Putting Putin in his Place

BRUSSELS – At least six crises are testing Europe’s stability: regional chaos caused primarily by the war in Syria, a potential British exit from the European Union, an influx of refugees on a scale not seen since World War II, unresolved financial challenges, Russian expansionism, and the return of nationalism to mainstream politics.

Russian President Vladimir Putin has intentionally exacerbated at least four of these crises. In addition to his adventurism in Ukraine, he has injected obstructionism into European politics through his support of populist and euroskeptic parties, escalated the conflict in the Middle East by his military intervention in Syria and, as a consequence, aggravated the refugee crisis. The EU must wake up to the threat Putin poses and begin to counter his aggression.

The nationalism sweeping Europe, indeed, has been partly fueled by Russian funding of far-right political parties, the rise of which has prevented Europe from crafting a collective response to the refugee crisis. In the United Kingdom, the pro-Putin UK Independence Party is nipping at Prime Minister David Cameron’s heels, so the government refuses to commit to taking Britain’s fair share of refugees. Similarly, Sweden has closed its borders, in response to the far-right Sweden Democrats’ rapidly rising poll numbers. This sorry calculus is being carried out across the continent.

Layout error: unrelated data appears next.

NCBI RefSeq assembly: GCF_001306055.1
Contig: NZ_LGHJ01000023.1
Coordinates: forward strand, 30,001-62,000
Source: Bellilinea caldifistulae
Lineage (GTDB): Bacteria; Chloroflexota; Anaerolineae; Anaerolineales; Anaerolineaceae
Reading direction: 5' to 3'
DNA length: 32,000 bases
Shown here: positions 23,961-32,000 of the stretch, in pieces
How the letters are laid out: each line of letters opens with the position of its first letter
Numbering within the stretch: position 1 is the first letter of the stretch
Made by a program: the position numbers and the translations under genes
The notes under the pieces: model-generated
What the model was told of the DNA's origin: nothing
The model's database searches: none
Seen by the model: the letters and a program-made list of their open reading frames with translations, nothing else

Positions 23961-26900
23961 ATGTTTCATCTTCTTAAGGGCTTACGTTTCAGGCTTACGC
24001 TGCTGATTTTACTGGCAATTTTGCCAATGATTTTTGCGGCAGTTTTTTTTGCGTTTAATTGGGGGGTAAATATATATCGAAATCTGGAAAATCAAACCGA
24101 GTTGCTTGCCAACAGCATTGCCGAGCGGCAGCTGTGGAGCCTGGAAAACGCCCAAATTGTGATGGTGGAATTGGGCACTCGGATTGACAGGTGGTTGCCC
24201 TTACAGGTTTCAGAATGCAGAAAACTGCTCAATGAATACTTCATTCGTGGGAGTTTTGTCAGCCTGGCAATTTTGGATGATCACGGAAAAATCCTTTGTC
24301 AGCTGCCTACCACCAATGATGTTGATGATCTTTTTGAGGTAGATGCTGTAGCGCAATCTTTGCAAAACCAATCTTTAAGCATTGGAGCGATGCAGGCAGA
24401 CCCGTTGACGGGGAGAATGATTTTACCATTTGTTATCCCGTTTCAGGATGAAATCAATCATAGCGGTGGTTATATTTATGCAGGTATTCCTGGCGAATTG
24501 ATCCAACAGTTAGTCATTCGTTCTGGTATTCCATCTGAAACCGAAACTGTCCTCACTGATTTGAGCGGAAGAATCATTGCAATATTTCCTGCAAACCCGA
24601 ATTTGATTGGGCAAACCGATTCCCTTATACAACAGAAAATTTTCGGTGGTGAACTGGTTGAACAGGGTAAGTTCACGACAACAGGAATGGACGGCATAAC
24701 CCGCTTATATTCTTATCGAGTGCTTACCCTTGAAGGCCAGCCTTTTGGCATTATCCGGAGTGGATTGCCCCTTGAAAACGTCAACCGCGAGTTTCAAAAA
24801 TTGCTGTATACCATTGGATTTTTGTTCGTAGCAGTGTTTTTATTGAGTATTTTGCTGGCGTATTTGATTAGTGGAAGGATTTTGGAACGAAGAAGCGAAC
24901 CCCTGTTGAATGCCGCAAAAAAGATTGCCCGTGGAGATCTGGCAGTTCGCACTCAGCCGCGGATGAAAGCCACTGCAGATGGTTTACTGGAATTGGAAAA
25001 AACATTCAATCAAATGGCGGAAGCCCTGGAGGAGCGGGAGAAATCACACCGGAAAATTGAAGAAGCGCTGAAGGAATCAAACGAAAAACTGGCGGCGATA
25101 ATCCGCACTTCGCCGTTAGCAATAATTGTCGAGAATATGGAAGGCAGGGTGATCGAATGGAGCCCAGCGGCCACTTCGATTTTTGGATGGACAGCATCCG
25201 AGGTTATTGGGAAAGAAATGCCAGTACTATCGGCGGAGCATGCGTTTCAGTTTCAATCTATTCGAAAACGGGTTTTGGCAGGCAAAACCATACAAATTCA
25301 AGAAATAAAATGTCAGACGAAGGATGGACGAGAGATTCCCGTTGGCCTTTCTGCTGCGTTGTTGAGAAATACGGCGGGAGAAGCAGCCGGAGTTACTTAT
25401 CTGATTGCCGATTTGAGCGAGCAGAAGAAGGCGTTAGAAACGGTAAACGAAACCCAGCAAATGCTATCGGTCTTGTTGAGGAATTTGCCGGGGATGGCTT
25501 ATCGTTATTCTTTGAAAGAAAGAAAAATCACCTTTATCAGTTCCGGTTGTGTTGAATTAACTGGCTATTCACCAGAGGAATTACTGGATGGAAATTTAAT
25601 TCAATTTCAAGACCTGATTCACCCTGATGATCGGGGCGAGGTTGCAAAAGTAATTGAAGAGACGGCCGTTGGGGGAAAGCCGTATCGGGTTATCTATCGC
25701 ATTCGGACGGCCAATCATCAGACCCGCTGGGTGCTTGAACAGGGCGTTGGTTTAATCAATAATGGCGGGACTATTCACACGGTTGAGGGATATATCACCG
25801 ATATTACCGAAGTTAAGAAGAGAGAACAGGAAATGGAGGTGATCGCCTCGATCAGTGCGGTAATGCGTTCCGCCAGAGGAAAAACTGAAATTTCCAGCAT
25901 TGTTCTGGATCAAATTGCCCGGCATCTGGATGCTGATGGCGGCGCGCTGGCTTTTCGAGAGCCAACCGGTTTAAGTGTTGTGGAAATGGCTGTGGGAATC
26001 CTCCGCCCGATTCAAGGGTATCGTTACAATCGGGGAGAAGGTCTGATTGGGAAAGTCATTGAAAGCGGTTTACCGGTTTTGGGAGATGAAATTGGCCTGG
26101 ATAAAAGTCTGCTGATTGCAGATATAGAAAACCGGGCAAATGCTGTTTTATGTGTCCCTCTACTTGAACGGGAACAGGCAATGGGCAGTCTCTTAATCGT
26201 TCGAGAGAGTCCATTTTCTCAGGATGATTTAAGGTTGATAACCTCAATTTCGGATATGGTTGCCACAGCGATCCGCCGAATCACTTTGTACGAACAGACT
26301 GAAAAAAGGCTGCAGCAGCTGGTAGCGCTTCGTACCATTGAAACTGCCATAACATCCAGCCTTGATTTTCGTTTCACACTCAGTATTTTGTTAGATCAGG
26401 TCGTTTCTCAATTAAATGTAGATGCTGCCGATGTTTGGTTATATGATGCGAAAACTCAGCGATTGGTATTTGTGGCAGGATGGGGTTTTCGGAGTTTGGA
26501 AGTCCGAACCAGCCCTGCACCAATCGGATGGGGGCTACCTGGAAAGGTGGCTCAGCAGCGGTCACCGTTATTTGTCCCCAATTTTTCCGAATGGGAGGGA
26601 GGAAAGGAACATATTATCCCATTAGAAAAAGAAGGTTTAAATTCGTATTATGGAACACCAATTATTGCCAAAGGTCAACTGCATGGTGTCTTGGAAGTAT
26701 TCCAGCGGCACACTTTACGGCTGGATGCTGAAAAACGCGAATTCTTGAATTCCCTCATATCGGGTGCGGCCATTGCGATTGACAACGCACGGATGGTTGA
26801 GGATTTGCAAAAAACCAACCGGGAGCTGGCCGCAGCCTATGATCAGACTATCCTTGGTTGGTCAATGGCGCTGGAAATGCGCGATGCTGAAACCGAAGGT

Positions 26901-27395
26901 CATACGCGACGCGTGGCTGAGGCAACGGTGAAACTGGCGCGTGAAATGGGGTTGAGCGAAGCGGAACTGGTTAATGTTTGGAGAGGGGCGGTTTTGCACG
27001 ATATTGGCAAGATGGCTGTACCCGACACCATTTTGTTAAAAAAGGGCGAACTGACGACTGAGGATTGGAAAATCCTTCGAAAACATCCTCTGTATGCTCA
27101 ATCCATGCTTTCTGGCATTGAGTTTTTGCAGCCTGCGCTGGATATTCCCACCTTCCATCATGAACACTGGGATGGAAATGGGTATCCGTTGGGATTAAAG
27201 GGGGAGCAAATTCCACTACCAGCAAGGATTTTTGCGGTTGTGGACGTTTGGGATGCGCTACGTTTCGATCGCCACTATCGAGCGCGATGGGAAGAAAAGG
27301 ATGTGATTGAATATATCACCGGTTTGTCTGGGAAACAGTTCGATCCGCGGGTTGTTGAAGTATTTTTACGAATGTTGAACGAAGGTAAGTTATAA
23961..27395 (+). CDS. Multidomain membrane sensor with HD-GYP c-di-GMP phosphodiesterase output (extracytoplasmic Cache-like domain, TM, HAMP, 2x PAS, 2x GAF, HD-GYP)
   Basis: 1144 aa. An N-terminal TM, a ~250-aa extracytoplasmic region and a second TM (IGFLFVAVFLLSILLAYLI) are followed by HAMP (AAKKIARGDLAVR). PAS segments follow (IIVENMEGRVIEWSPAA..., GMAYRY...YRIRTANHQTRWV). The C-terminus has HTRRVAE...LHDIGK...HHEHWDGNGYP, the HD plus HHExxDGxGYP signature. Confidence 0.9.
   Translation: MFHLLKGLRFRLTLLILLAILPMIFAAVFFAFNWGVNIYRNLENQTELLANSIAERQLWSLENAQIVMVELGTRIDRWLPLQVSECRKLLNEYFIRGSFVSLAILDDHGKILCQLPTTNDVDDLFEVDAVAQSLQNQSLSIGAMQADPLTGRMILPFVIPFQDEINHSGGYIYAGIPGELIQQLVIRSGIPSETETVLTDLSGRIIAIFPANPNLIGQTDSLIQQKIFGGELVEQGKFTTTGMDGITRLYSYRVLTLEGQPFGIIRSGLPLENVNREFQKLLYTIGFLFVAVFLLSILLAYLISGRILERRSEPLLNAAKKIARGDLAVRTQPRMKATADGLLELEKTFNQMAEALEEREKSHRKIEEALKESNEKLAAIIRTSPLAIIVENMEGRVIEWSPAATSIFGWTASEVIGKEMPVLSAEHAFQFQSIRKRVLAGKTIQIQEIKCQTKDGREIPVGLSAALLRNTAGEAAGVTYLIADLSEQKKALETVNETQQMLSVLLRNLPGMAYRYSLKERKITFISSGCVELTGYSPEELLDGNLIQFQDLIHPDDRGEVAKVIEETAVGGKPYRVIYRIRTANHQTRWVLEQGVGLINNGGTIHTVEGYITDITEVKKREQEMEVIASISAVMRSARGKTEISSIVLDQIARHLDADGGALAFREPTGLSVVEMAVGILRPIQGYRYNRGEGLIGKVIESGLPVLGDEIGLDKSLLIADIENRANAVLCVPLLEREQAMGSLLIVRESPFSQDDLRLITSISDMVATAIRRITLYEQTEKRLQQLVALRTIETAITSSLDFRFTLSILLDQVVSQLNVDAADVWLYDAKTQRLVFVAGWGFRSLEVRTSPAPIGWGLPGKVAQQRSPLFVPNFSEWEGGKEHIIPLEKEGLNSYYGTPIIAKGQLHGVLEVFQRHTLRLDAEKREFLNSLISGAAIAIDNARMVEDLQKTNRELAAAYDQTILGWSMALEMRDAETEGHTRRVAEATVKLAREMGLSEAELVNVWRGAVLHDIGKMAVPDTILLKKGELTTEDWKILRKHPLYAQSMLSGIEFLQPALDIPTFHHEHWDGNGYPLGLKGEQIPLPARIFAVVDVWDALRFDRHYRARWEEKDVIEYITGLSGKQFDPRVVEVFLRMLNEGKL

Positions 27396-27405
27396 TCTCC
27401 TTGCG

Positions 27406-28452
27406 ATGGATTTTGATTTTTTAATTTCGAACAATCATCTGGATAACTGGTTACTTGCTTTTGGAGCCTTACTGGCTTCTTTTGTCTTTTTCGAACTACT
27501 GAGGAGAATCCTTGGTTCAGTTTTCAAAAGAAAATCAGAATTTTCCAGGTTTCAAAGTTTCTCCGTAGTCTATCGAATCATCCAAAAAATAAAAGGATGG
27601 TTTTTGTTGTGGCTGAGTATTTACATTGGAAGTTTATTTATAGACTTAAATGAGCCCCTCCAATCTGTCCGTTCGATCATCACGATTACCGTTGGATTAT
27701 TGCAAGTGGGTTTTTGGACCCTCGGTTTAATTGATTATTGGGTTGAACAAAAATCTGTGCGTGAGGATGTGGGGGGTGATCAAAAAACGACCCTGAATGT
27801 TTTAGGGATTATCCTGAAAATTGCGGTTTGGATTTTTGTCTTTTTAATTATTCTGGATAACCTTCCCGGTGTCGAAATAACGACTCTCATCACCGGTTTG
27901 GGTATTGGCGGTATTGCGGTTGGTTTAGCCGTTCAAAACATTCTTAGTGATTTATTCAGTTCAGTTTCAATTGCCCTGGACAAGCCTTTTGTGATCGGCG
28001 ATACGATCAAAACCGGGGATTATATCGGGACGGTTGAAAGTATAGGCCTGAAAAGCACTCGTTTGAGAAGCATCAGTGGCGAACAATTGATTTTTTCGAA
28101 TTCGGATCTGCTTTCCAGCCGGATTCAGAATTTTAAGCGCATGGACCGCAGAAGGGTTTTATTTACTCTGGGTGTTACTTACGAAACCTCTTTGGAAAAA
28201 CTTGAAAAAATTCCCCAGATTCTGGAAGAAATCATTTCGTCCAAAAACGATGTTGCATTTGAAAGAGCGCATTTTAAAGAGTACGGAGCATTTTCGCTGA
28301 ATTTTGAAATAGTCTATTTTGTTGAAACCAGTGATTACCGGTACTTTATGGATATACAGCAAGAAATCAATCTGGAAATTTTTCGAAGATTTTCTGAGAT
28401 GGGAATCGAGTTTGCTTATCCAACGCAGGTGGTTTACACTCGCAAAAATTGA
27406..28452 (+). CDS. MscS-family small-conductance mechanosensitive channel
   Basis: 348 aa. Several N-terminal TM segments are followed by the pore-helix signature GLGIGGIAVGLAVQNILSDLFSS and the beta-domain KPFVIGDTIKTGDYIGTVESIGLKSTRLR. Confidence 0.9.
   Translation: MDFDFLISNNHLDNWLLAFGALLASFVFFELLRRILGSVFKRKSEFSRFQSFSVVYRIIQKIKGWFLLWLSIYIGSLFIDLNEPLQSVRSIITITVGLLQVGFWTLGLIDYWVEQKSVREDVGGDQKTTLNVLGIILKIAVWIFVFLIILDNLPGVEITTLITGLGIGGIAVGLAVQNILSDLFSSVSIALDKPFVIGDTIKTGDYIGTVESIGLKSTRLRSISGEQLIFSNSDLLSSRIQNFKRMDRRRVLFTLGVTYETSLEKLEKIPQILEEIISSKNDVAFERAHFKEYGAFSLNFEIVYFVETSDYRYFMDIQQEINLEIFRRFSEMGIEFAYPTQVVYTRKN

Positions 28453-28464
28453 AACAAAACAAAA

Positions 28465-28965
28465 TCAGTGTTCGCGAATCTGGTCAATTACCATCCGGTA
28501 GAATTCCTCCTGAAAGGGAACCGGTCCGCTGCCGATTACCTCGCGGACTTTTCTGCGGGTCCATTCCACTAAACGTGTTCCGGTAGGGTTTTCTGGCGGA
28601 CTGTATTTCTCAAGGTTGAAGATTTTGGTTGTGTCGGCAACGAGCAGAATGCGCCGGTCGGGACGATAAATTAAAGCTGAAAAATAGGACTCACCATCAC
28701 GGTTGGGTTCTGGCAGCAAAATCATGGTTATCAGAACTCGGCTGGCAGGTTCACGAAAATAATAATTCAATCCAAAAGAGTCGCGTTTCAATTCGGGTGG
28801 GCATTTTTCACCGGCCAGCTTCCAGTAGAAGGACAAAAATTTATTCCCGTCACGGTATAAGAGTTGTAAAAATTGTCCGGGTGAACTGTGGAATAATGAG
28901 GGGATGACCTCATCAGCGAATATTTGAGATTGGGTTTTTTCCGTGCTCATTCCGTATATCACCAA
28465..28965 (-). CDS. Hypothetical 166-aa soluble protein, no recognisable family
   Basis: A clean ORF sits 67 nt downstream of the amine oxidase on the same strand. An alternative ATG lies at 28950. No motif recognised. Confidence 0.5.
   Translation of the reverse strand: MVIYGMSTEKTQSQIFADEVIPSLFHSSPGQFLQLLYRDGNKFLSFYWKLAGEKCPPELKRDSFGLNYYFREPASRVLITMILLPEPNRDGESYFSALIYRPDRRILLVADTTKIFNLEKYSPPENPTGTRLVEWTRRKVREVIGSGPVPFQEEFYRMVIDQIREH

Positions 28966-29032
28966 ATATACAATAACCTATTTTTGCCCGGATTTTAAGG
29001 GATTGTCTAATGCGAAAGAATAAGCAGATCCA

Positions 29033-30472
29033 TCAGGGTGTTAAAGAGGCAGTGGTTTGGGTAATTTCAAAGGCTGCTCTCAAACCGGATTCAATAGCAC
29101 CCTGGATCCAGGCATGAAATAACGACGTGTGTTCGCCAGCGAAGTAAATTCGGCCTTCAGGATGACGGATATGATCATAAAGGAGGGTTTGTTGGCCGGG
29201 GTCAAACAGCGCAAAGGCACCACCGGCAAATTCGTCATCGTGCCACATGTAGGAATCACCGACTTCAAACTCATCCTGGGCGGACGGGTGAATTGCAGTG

Meanwhile, Putin has derailed the international community’s efforts to negotiate a political solution to the conflict in Syria, the root cause of the refugee crisis. Russia’s support of the Syrian government’s assault on Aleppo has stymied the peace process, which depends on the cooperation of global players, regional powers, and the moderate opposition forces that Putin is bombing.